(Image source: NPR)
Today, fires raging in the region of West Fork, Colorado exploded through a forest full of pine-beetle ravaged trees, swelled as 50 mph wind gusts fanned the flames, and joined into an immense blaze covering nearly 60,000 acres. The fire swept through miles of drought-ravaged forest at a pace that firefighters described as nearly unprecedented casting thick smoke over a broad swath of Colorado. A murky haze spread out from the blaze, enveloping regions up to 100 miles away, causing cars to use their headlights during daytime.
Under immediate threat from the encircling blazes, the entire town of South Fork was evacuated forcing about 1,000 to flee the area. As of yet, no buildings have been damaged. Highway 160 was also closed due to the encroaching fire.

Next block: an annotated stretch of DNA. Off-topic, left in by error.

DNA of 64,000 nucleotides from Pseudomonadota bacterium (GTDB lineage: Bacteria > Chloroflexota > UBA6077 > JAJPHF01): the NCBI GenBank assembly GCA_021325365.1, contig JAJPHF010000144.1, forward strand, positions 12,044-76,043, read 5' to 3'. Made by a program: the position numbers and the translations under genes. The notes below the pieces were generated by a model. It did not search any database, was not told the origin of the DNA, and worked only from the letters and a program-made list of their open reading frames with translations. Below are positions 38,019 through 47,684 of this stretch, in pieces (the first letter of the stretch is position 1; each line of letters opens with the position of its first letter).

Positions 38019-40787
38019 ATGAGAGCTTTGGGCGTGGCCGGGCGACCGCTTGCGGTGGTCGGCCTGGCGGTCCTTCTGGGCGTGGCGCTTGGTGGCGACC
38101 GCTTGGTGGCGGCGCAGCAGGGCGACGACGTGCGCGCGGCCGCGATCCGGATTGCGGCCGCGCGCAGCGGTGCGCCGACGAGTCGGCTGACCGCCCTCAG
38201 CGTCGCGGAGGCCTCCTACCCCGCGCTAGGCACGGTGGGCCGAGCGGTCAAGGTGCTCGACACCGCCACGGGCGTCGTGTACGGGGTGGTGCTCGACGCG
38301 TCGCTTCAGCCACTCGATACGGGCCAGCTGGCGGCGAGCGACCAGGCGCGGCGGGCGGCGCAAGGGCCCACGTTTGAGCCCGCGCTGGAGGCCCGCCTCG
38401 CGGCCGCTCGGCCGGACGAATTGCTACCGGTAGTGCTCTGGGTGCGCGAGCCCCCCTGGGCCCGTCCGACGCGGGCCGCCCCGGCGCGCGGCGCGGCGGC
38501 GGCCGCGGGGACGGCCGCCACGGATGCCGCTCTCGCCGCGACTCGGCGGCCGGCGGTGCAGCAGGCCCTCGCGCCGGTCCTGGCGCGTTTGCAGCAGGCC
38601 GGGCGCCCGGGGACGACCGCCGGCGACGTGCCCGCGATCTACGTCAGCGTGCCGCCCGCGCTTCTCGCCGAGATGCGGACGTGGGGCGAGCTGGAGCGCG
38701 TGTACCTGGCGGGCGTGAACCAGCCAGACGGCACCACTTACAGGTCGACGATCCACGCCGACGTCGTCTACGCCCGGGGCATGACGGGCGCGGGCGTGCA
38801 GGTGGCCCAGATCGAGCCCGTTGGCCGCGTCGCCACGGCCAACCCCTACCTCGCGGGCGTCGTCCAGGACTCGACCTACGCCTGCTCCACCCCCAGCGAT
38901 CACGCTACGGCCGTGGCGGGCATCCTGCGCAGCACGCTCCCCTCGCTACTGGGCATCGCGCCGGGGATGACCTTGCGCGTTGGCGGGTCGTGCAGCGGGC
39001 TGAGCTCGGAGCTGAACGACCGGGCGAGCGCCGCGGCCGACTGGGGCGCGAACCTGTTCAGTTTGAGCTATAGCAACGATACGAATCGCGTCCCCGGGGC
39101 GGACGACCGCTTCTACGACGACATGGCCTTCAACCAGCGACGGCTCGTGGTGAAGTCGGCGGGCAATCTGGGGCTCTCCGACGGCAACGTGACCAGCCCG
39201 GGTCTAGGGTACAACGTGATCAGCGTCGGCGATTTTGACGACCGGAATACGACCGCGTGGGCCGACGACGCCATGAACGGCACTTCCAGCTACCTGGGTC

The West Fork Fire is now the second major forest fire to threaten Colorado this month. Earlier, the Black Forest Fire devoured nearly 400 homes becoming the costliest fire in Colorado history.
A global-warming intensified drought has plagued Colorado since spring of last year. With many areas experiencing near-record dryness, risk of fires is likely to remain high throughout the summer. Currently, more than 44% of the United States is still experiencing drought after more than one year of continuously dry conditions have ravaged much of the US Southwest.
As human caused climate change intensifies, Colorado is expected to see the frequency of wildfires more than double. So, unfortunately, what we are seeing is just the beginning. A rapid mitigation via drastically reducing human greenhouse gas emissions can help to reduce the degree of future harm. Unfortunately, Colorado is probably in for at least some worsening conditions even if the most responsible path toward lowering our contribution to atmospheric carbon is taken.